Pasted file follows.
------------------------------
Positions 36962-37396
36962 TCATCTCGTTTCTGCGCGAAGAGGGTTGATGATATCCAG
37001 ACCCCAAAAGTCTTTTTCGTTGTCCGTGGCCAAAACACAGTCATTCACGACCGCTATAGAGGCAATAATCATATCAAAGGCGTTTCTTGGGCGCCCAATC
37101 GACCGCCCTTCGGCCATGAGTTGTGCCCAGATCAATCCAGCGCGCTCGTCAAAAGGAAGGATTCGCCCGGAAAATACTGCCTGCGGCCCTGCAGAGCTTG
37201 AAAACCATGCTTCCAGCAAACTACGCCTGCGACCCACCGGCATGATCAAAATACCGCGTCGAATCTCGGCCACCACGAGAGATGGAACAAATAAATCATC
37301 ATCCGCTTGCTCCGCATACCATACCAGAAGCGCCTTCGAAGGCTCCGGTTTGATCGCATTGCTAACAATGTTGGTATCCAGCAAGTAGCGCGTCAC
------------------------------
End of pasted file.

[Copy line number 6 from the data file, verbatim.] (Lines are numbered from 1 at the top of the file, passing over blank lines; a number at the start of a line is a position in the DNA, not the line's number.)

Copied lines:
37301 ATCCGCTTGCTCCGCATACCATACCAGAAGCGCCTTCGAAGGCTCCGGTTTGATCGCATTGCTAACAATGTTGGTATCCAGCAAGTAGCGCGTCAC